Less than three years after getting out of prison, author DeWitt Gilmore is making good
By HEATHER SALERNO
THE JOURNAL NEWS
The empty van parked near Mount Vernon City Hall is more than a little conspicuous. It’s big and white and plastered with the face of Relentless Aaron — the pen name of local writer DeWitt Gilmore — along with the bold logo, “Father of Urban Fiction.”
Obviously, Gilmore is somewhere nearby. But he’s not in the neighborhood barbershop or the beauty salon around the corner — the types of places that were daily stops for the ex-con when he was hawking his gritty self-published novels for $10 each.
Now, having landed a stunning 14-book contract with St. Martin’s Press, Gilmore doesn’t have to hustle quite as hard. So he’s taking a break from working the streets in his cramped office three floors above West Prospect Avenue. Kicking back on a black leather couch, he’s talking about his first book with St. Martin’s, “Extramarital Affairs” (out Tuesday), and how his life has shifted since being released from jail three years ago.
In November 2003, Gilmore was paroled from federal prison, where he’d written 30 novels while serving a seven-year sentence for bank fraud — his second time inside. The morning after his release, he had 50 copies printed of “Push,” about a Harlem drug dealer just out of jail and trying to go legit. Gilmore sold all 50, then 300 more, and then 20,000.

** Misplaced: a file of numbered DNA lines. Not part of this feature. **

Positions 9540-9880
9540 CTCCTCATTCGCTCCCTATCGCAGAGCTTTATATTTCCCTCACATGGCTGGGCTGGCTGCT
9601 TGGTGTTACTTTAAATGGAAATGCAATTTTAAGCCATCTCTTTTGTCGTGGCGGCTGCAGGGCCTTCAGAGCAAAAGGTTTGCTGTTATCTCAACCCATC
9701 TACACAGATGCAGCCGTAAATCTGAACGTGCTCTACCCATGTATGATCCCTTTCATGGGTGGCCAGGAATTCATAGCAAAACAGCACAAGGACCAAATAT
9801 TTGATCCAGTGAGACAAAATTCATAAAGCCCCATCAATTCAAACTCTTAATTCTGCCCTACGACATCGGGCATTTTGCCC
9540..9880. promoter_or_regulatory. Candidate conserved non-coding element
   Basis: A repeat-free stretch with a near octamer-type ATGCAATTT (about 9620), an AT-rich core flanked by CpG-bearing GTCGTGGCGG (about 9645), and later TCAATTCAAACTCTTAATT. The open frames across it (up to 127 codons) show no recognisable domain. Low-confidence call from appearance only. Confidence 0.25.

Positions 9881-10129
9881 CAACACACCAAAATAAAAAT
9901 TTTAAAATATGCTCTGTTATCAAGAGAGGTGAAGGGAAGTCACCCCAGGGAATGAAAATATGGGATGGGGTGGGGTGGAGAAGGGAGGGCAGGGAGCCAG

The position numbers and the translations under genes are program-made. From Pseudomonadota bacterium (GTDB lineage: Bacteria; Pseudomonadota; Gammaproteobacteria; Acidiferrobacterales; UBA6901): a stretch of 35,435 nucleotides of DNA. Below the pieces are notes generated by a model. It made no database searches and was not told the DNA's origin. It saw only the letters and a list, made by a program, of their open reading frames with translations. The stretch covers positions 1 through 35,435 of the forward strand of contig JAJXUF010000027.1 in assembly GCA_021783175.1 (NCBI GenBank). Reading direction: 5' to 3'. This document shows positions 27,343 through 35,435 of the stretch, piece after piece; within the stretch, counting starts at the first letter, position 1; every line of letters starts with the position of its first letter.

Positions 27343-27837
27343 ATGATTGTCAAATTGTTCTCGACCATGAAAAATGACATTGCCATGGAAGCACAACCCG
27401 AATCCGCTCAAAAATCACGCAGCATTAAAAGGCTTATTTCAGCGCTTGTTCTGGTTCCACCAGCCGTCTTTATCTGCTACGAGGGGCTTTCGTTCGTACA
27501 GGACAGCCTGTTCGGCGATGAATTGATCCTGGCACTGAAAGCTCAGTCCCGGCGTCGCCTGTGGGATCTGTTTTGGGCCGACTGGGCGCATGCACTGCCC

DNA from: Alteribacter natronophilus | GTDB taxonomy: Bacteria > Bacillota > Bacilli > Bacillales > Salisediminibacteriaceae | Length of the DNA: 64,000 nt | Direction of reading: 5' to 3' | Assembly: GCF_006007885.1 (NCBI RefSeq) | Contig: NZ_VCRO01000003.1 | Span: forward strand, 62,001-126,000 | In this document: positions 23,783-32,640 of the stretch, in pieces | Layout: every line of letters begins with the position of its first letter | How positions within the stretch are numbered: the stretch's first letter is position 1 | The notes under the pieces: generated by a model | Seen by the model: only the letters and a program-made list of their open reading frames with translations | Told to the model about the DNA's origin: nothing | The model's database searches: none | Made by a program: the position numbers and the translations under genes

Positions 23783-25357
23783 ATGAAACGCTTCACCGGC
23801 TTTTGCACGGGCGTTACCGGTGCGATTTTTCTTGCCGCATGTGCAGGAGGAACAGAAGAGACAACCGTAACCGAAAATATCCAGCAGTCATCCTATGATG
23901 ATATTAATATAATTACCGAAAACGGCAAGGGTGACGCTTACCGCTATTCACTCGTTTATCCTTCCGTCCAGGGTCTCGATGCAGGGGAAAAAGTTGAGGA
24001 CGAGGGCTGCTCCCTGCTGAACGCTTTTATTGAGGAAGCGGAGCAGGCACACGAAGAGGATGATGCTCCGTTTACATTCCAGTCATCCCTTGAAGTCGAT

A sharp, tireless self-promoter — hence the van — he’s peddled his novels on sidewalks, on the Internet, at book fairs and in bookstores. Today, Gilmore, who’s 41, estimates he’s sold at least 200,000 copies of the 12 books he published on his own. He recently scored two movie deals, too, one for “The Last Kingpin,” which Gilmore says will be the “next ’Scarface.’ ” “I’m looking easily at being a millionaire in the next year,” he says, resting one hand on top of his red “Relentless” cap. “It’s surreal. I don’t really feel it yet. I’m still in the streets.”
“Extramarital Affairs” is about a sex-addicted married couple, whose raunchy threesome ends in the death of their partner one night. Like most of Gilmore’s novels, the book is packed with violence and graphic descriptions of sex acts. Publishers Weekly called it “a smoldering batch of raw erotica and criminality” that “won’t make many Mother’s Day gift lists.”